It wasn’t gradual. I didn’t ease into it. I woke up that day and everything was different.
Proposed changes to Medicare policy may leave some without coverage for the drugs that treat their mental illness. There’s still time to contact your senators before these changes are made.
I work from home, and even though we’re on the Do Not Call list, the phone rings all day. Robo-calls fish for people gullible or uninformed, and those with impaired…
My friend and fellow Psych Central blogger Margarita Tartakovsky recently crafted a moving post about aging and our bodies that I can’t stop thinking about. The reason the post stays on my…
Medicare cuts are in the news again. Medicare payments are slated to be decreased in January, and the anxiety is already mounting. According to KUT news (a part of the npr…
Is this just one more example of how the wealthy get to remain well and live longer? The well-off can afford teeth cleanings and the exorbitant costs of periodontal care, such as gum grafting. But what about the majority of the population who cannot afford such care?
Though it is a reasonable wish that the people we entrust to take care of our bodies should also take care of our minds, this may not be possible and should not be taken personally. In fact, some have made the case that detachment from emotions among physicians serves the purpose of allowing these clinicians to continue to do their work every day.
One of the great things about boomers is that they have been a generation that can take control. Look at the popular search results on weight and baby boomers and you will see a number of ways people can try to control weight. Just pick the right diet or exercise regimen; you too can look like Christie Brinkley. Really?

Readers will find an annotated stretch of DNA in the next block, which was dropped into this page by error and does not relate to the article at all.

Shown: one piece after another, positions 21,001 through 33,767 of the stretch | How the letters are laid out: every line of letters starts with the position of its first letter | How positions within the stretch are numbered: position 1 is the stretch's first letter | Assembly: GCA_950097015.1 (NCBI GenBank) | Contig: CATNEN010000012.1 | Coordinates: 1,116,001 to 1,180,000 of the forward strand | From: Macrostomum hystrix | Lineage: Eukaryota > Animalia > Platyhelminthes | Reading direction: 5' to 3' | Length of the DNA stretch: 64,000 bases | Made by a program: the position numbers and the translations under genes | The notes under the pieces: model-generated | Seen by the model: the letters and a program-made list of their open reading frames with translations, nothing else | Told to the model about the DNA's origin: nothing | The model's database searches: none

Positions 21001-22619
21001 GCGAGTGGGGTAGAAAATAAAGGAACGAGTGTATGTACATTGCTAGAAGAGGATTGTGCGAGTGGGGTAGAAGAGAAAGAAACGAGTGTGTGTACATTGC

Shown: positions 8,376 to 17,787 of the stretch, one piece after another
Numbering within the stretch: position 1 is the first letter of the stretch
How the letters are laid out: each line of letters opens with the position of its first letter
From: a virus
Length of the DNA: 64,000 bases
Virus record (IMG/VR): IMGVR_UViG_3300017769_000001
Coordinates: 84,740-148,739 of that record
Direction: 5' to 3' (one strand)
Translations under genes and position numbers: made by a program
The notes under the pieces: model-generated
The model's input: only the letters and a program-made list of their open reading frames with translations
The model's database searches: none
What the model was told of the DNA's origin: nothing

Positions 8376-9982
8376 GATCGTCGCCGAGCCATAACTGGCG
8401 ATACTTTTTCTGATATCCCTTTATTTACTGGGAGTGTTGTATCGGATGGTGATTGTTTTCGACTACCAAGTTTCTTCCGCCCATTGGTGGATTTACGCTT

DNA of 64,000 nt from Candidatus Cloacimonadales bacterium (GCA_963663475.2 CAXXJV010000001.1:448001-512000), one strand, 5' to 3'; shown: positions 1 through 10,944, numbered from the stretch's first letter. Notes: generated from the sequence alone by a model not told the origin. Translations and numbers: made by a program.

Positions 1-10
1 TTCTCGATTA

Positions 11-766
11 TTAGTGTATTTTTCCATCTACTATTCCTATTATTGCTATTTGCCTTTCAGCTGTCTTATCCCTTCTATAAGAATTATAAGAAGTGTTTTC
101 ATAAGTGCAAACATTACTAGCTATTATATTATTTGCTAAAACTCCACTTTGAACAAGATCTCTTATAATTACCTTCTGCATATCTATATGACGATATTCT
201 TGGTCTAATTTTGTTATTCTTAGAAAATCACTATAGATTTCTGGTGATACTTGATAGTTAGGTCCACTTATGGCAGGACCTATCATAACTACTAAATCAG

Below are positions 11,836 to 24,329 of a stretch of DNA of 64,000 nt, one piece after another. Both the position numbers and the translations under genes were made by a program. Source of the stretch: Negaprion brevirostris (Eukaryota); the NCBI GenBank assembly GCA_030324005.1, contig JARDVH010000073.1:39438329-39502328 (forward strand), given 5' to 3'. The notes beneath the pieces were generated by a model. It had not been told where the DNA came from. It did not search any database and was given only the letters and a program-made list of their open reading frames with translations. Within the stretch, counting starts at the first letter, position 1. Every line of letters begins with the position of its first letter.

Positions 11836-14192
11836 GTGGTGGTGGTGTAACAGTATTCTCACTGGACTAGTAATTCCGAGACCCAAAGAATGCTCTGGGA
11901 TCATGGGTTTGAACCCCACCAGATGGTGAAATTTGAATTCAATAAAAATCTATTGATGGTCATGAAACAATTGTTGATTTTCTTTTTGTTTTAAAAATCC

Of course, many people could do more to take care of themselves. Yet, I can’t help but wonder if the CNN article is another example of how we feel entitled to take shots at baby boomers. Some boomers have trouble with self-care. But we all do. Most statistics suggest that almost half of all Americans are noncompliant with medical recommendations.
Clearly, some middle-aged adults and baby boomers are being asked to fulfill roles that are unduly taxing and the stress is taking its toll. In addition to depression and substance use, caretaking may result in physical problems for those caretakers who do not manage their stress.
Medicine is not what it used to be. Doctors are more pressured that ever before and time for patients is increasingly limited. Although lack of time is a major complaint among people I see who need doctors, another common concern is the disquieting absence of bedside manner among some physicians.
There might be some hope for women who are tempted to judge their appearance critically. Baby boomers, who began turning 65 this year, have the potential to teach us about aging and it’s resultant anxieties.